Here’s Why Your RV Furnace Is Blowing Cold Air


Stop me if you’ve heard this one before: it’s an icy winter night in your RV, and you’re looking to warm up by your furnace. You go to turn it on, only to be greeted by a blast of freezing-cold air! What gives?

An RV furnace blowing cold air is a telltale sign of an issue with the furnace’s sail switch. Whether it’s low power voltage or something clogging the switch, an issue with the sail switch can stop the furnace from igniting without stopping airflow, resulting in a gust of cold air. 

In this article, I will be going over some of the mechanics of an RV furnace and explaining how those can result in your furnace blowing out cold air. Then, I’ll go over a few things you can look for and do to get your RV back to being warm and cozy for your next trip. In addition, there are two resources pages I made about Van life and Van build if you’re looking for more information.

Why Your RV Furnace Is Blowing Cold Air

To fully understand why your RV Furnace might be blowing cold hair, you’ll have to learn a few of the basic mechanisms behind your van’s furnace. And that has something to do with the sail switch in your heating systems.

What Is a Sail Switch, and What Does It Do?

A sail switch is a safety component used in different airflow and heating systems. Your RV furnace has a sail switch because a sail switch can avoid a potentially fatal fire hazard. The sail switch detects if enough air is blowing through the furnace before propane is released.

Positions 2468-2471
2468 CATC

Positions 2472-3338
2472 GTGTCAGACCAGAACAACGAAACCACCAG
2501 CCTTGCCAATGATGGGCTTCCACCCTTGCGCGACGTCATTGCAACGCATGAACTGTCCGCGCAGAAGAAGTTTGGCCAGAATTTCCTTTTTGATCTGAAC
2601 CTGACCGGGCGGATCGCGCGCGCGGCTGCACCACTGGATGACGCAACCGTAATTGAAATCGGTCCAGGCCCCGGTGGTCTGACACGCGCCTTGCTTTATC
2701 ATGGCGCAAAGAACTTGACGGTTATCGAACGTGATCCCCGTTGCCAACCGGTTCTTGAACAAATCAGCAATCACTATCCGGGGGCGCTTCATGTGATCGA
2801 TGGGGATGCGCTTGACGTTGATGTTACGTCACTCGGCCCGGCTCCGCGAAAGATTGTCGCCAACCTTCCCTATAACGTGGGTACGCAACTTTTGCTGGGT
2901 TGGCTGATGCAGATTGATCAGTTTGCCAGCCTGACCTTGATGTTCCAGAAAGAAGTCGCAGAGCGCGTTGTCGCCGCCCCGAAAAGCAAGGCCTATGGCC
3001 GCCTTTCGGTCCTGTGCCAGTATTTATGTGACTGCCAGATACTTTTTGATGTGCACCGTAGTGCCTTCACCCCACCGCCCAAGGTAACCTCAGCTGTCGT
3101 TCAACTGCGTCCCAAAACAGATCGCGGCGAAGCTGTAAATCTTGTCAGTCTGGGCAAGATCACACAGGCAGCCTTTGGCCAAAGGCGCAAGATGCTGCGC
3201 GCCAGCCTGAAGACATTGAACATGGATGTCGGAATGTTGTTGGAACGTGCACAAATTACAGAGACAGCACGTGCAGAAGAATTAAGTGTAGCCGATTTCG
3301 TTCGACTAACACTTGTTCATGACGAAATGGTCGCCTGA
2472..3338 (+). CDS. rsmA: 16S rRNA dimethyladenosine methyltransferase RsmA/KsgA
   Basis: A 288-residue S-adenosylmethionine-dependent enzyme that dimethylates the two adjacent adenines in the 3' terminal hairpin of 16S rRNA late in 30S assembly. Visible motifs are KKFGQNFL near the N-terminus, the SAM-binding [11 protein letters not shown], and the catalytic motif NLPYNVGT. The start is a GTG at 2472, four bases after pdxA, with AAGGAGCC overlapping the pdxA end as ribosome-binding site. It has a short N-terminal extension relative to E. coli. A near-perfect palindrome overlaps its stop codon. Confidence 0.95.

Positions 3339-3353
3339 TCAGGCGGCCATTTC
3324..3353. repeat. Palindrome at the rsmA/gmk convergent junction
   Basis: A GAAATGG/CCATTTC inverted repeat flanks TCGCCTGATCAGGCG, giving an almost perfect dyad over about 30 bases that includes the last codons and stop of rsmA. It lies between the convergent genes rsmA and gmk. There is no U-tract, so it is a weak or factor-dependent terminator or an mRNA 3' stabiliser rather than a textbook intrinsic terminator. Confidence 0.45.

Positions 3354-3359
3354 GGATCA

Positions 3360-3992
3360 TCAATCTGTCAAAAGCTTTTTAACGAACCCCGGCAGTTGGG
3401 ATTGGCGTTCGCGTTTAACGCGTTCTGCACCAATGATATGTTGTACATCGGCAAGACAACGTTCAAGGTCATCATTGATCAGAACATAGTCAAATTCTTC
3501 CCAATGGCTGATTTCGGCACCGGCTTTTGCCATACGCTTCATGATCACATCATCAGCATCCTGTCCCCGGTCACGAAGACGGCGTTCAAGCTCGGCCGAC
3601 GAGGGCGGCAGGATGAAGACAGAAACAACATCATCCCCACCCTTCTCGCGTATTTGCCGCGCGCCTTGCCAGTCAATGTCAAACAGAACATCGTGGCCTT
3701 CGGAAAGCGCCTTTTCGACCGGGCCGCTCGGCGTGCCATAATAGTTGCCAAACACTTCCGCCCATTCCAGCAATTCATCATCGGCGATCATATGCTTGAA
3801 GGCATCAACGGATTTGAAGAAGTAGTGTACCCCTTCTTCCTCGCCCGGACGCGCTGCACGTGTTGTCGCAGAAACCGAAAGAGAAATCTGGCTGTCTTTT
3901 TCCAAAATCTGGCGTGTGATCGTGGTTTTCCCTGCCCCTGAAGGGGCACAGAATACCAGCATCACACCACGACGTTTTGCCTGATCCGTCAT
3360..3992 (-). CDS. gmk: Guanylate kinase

This prevents the furnace from igniting if there is not enough airflow to support it. Without the sail switch, the furnace would be prone to igniting without any proper airflow whatsoever, which could easily lead to the RV catching fire!

However, this configuration requires the sail switch to operate somewhat independently of the blower. 

Even when the sail switch is not set to release propane and ignite the furnace, the blower can keep working by itself. This results in—you guessed it!— the furnace blowing nothing but cold air.

Troubleshooting and Fixing Sail Switch Issues

Although knowing about the function of a sail switch will definitely help us start to figure out what’s causing your van’s furnace to blow cold air, it’s only really half the battle. If your sail switch is not activating when it should, there’s a myriad of issues that cause it—some involving the switch itself and some involving other pieces. Here are some of the most common issues that van owners will run into.

Low Power/Voltage Causes Unactivated Sail Switch

A van furnace emitting cold air could be the result of an inadequate power supply to the furnace blower.

An article by SuburbanRVParts points out that if your RV does not have an appropriate voltage, the blower wheel inside the furnace will be incapable of generating enough airflow to activate the sail switch. 

Increasing your RV power supply can vary depending on your exact situation; it could mean anything from upgrading your generator to getting more compatible electronic pieces for when you’re parked at an RV park. Either way, be sure to pay close attention to your van’s power supply and any safety precautions—you wouldn’t want to fry any of your electronic components!